Variety's Scores

For 1,644 reviews, this publication has graded:
  • 35% higher than the average critic
  • 4% same as the average critic
  • 61% lower than the average critic
On average, this publication grades 8.2 points lower than other critics. (0-100 point scale)
Average TV Show review score: 57
Highest review score: 100 Downton Abbey: Season 3
Lowest review score: 10 I Survived a Japanese Game Show: Season 1
Score distribution:
  1. Mixed: 0 out of 644
  2. Negative: 0 out of 644
644 tv reviews
  1. The soapy elements are generally a rollicking snooze, and in the premiere, one worries that too many of the dinosaurs will resemble those in "Land of the Lost," stampeding around but never really doing much. Yet the investigation surrounding the anomalies--and Cutter's personal story--does thicken as the series progresses, and many of the computer-animated visuals are striking, especially given the TV budget.
  2. Ennenga (last seen in “Treme”), Wright and Pellegrino are in a way the show’s emotional linchpins, and they’re very good at capturing the mix of relief and confusion the situation elicits.
  3. This companion series warrants further monitoring. And while it’s premature to say I can’t get enough Satisfaction, at this point, I definitely want more.
  4. Production values are outstanding, and the producers have captured the appropriate tension and devotion that surrounds this world.
  5. Making it all about one woman’s journey keeps the field of vision rather narrow, and the pilot (directed by Michael Trim) doesn’t provide quite enough depth to fully appreciate the gravity of what changing Becca’s past might mean. Other than the styles of the era, scant effort has been made to reflect the passage of two decades on the characters, which is a quibble, perhaps, but a trifle disorienting at first.
  6. First episode lacks the energy and grit of the first season of "Law & Order," but Anthony Jannelli's camera work reveals the guilty, and director Jean De Segonzac and editor Doug Ibold keep the action taught even when it's apparent exactly where things are headed.
  7. Spader has always been a particularly interesting actor, and he’s well suited to this sort of twisted figure, where so much is going on behind those eyes. That said, he’s all that lifts The Blacklist above the mundane.
  8. The WB has created the love child of "Friends" and "Sex and the City" -- no surprise considering talent from both series are behind it. While this one-hour comedy drama doesn't have that kind of instant karma, there's plenty of chemistry at work with the matriarchal Sorelli family.
  9. Secrets and Lies is a solid, twisty version of the increasingly popular murdered-kid-sets-series-in-motion formula.
  10. The casting is key to make these fairly stock situations pop, all loosely revolving around questions of fidelity, although the title--like most everything else in the show--is a little bit over the top.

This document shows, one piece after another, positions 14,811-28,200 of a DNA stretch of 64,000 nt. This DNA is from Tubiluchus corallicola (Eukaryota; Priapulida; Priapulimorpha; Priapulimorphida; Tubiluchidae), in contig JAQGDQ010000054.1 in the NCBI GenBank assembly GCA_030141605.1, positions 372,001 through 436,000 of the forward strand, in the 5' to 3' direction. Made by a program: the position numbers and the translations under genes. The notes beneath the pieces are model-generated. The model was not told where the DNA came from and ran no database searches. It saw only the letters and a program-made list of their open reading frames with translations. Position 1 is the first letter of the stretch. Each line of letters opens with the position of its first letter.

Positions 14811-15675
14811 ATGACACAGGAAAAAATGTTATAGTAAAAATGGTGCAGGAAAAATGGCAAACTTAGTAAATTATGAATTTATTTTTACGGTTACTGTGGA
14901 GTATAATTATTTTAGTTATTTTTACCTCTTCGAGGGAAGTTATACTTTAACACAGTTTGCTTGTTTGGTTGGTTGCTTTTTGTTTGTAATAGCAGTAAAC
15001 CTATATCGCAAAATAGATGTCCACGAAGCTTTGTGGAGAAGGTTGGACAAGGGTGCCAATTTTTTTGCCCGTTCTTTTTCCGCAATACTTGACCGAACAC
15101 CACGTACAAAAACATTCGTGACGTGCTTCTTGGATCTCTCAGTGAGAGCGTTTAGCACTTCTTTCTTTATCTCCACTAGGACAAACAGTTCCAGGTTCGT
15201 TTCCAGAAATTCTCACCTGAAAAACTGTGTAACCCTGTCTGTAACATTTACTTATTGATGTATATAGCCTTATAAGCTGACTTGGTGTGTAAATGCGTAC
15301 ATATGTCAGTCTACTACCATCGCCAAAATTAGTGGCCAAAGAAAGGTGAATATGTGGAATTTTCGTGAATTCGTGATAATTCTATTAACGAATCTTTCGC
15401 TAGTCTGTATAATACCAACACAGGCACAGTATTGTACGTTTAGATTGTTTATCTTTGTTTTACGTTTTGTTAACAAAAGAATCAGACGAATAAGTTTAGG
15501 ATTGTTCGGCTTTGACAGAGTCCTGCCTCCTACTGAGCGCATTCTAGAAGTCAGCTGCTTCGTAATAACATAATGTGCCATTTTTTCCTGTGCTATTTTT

11. The no-frills approach--people sitting around a table BS-ing--relies heavily on the wit of those participating, but in terms of celebrating TV’s best and brightest, it’s still an interesting exercise of navel-gazing about the creative process.
  12. While the show breaks little ground, it’s a fairly polished and inordinately well-cast pilot. ... Mom has the bones of a pretty durable TV show.
  13. Dialogue by Diane Ruggiero is sharply written and realistic, observational and unhurried. It remains to be seen, though, whether 9 p.m. Friday viewers are ready for the debate over Vivian's new Brazilian.
  14. The show succeeds, to the extent it does, thanks to the braininess of its characters, Mikkelson’s positively reptilian approach to Lecter--taking a character with which the audience is so familiar and making it his own--and the clever use of a bracing season-opening sequence that frames essentially everything to come as an extended flashback.
  15. Riley takes a bit of getting used to as Da Vinci, but once one adjusts to the program’s tone, it’s an entertaining serialized plot with plenty of twists, nudity and violence, but not the same grim streak or stuffiness of something like "The Borgias."
  16. All told, though, there's a lot to like here, and even an evolution to the Chloe-June relationship that--the former's eccentricity notwithstanding--borders on a budding friendship.
  17. Not all that much happens, but the episodes nip along just smartly enough to sustain interest as to what this jigsaw puzzle will look like once assembled, the disclaimer being that viewers will have good reason to be ticked off if the payoff doesn’t justify the commitment.
  18. 30 Rock remains merely a good comedy whose shortcomings prevent it from joining the ranks of great ones.